Rama Ayalon On:
The Man Who Could Walk Through Walls by Marcel Aymé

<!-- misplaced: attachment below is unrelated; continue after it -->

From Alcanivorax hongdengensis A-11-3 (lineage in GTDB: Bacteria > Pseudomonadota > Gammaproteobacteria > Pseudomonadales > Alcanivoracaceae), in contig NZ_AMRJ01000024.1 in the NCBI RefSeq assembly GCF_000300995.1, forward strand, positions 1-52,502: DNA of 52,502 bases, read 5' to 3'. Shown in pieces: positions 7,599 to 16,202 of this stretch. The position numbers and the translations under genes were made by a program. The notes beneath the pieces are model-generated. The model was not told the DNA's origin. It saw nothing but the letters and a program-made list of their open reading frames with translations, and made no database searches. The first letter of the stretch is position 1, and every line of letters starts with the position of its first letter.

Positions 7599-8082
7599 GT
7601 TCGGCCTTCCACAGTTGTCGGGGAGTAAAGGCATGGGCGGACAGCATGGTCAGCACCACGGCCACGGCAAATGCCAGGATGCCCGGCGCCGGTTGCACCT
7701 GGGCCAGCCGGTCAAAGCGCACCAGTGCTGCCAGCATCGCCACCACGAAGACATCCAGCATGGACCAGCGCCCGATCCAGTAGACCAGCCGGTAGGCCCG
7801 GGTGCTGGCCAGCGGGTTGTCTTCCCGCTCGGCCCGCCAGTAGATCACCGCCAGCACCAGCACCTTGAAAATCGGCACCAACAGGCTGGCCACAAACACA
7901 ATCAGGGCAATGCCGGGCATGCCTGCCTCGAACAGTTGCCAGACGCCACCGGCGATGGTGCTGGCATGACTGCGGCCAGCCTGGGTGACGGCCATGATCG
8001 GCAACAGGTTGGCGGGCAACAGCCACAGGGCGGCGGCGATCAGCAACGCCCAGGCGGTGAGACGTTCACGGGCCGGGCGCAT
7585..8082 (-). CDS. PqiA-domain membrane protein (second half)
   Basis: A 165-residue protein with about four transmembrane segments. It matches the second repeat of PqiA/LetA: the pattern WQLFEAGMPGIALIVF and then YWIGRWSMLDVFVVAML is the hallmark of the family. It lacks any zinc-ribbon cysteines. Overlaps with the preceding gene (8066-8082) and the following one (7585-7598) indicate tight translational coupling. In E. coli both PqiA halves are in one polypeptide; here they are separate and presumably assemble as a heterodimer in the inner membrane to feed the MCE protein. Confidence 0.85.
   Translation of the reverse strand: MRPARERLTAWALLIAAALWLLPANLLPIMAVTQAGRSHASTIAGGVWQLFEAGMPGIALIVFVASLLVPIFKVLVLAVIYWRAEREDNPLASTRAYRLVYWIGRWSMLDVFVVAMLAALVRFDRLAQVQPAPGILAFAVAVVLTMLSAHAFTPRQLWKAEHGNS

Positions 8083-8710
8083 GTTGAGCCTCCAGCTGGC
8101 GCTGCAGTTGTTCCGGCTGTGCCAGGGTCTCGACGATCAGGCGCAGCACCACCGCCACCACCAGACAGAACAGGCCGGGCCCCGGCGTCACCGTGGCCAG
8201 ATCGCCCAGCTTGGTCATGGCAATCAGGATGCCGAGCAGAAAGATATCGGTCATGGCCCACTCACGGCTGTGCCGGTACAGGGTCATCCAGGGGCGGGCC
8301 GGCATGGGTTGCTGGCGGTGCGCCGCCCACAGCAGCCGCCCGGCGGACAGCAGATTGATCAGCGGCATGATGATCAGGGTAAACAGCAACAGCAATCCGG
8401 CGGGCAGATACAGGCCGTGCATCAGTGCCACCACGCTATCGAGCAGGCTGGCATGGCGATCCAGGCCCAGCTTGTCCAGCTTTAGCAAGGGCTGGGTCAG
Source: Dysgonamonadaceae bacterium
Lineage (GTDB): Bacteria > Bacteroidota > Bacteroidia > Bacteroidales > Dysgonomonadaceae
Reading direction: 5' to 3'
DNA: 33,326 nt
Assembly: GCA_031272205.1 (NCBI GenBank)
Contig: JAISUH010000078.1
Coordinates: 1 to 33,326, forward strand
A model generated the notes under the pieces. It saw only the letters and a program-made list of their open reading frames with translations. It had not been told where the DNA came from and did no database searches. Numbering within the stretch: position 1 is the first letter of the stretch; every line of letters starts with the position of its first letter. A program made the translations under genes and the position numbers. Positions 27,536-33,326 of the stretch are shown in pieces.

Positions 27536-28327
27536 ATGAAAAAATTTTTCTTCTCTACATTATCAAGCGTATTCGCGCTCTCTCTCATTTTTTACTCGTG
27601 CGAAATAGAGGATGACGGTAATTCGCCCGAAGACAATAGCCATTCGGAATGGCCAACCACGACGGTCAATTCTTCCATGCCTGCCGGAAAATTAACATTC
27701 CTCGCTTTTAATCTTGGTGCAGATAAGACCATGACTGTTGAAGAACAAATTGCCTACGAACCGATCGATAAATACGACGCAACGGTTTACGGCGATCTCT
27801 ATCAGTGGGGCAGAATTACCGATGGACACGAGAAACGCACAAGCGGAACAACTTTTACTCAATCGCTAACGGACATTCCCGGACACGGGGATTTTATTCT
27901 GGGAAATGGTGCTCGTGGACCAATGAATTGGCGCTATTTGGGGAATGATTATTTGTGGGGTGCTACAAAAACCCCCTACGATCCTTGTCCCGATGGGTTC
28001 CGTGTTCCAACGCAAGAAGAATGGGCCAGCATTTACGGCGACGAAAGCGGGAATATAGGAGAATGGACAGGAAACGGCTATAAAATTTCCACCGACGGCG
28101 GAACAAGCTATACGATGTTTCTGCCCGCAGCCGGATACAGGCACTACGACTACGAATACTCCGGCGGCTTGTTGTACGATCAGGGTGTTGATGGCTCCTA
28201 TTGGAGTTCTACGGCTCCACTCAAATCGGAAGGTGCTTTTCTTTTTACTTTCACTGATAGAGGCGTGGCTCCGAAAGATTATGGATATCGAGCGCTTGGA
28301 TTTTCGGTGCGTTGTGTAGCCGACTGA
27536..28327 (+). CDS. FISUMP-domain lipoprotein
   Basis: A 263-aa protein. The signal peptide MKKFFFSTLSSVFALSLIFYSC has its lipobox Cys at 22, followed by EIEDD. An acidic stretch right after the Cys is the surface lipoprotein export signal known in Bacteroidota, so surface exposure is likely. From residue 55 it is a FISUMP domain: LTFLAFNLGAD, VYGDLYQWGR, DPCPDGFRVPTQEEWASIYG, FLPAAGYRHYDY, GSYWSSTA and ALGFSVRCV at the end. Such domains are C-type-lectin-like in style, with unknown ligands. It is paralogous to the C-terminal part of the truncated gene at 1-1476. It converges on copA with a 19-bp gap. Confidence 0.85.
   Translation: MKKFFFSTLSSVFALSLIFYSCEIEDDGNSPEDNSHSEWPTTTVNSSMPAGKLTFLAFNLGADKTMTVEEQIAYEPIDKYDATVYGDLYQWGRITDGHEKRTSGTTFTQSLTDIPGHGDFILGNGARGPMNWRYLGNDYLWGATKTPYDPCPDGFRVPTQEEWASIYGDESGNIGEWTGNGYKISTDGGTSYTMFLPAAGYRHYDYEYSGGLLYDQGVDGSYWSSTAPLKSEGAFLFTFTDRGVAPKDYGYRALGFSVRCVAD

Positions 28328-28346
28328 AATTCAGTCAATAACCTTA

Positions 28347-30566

Marcel Aymé’s fantastic short story, “The Man Who Could Walk through Walls,” was published in France as part of a short story collection bearing the story’s name in 1943, in the midst of the German occupation. The story about “a fine fellow named Dutilleul who had the remarkable gift of being able to pass through walls with perfect ease,” has captivated the imagination of many artists, including actor and sculpture Jean Marais, who sculpted the statue of Dutilleul passing through the walls, stuck inside a slab of stones in Place Marcel Aymé in Montmartre, the neighborhood in which the author lived; other artists had adapted the story to film and television. One day, Dutilleul, a dreary, forty-three-year-old registry clerk, finds out that he can walk through walls. This discovery allows him to defy the harsh decrees of the new associate office director, who threatens to make his job unbearable with far-reaching reforms in the office practices. What begins with a proud tongue lashing by Dutilleul the clerk develops into a fierce urge to rebel, sparking the desire to celebrate his petty life and stretch its boundaries. “The Man Who Could Walk through Walls” is read with great laughter that slowly binds with terror, as lurking beneath the story’s innocent humor and silliness is the price of this desire.